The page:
The M16 initially proved unpopular with American military personnel; while the weapon was far lighter in weight than the standard issue rifles used previously, early versions suffered from internal corrosion and extraction jams. However, problems were quickly corrected and over time the rifle's reputation dramatically improved. Over the years since, numerous variant models of the weapon have been produced, including several carbine variants.
Notably, the M16's STANAG 30-round magazine was adopted as standard across the majority of NATO nations, with all new standard issue rifles being designed to accept it. This allowed units in the field to exchange ammunition and magazines quickly and effortlessly at the individual soldier level, regardless of which nation's service they belonged to. The M1913 Picatinny rail accessory mounting system, pioneered on the M4 Carbine, was later similarly adopted by NATO members on their own weapons.
In Aliens, M16A1s were used as set dressing in the armory aboard the USS Sulaco, seen stored on racks in the background, along with compact Colt Commandos. Parts from the M16 were also used as the basis for the M240 Incinerator Unit, most notably the receiver and carry handle.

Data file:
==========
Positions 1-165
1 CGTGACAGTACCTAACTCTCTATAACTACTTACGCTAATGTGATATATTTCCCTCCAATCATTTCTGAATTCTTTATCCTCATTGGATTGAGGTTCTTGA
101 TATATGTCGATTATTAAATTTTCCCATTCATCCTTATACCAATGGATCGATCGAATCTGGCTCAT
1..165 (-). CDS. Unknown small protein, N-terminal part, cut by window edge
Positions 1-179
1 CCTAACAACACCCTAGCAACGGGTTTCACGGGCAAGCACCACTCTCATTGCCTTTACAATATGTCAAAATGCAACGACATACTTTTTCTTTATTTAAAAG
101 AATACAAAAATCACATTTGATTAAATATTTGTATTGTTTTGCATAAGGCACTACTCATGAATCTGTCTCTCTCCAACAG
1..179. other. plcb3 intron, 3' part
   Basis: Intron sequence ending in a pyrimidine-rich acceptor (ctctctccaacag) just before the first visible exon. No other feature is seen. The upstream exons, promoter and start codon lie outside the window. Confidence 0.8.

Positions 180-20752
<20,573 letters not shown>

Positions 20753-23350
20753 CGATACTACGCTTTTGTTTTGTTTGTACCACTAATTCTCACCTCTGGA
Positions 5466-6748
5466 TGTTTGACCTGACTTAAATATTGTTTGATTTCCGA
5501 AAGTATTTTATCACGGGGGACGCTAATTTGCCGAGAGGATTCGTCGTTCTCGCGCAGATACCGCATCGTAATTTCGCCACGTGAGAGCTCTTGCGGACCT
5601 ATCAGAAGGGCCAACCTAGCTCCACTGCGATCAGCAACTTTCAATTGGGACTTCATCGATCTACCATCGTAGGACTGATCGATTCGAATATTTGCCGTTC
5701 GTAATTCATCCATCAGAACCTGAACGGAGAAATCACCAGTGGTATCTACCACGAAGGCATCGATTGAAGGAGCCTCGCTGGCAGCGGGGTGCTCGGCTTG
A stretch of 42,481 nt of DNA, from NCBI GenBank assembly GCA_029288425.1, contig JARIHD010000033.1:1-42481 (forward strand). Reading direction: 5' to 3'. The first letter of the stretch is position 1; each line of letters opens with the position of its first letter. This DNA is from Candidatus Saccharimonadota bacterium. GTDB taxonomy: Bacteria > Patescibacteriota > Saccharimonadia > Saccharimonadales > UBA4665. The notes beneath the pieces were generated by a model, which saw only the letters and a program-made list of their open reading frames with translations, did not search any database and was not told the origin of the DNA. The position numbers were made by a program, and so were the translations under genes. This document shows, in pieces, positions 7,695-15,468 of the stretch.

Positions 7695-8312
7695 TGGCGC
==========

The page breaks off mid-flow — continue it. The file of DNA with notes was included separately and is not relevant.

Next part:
- Several of the M16s seen in Predator, including those carried by Dutch and Billy, are not actually M16s, but rather civilian-legal semi-automatic-only AR-15 Sporter-1 (SP1) rifles that have been dressed up with M16A2 furniture and converted to fully-automatic. These weapons were used extensively in action movies of the 80s and 90s as it was easier to acquire and convert an SP1 than it was to obtain a real, military-issue M16. The same rifle used by Dutch in Predator was used in the 1983 film Scarface by Al Pacino's character Tony Montana.
- In Aliens: Colonial Marines the Sulaco appears to have been raided as the M16A1s and L85A1s seen in Aliens are notably absent. However this could likely just be a graphical oversight.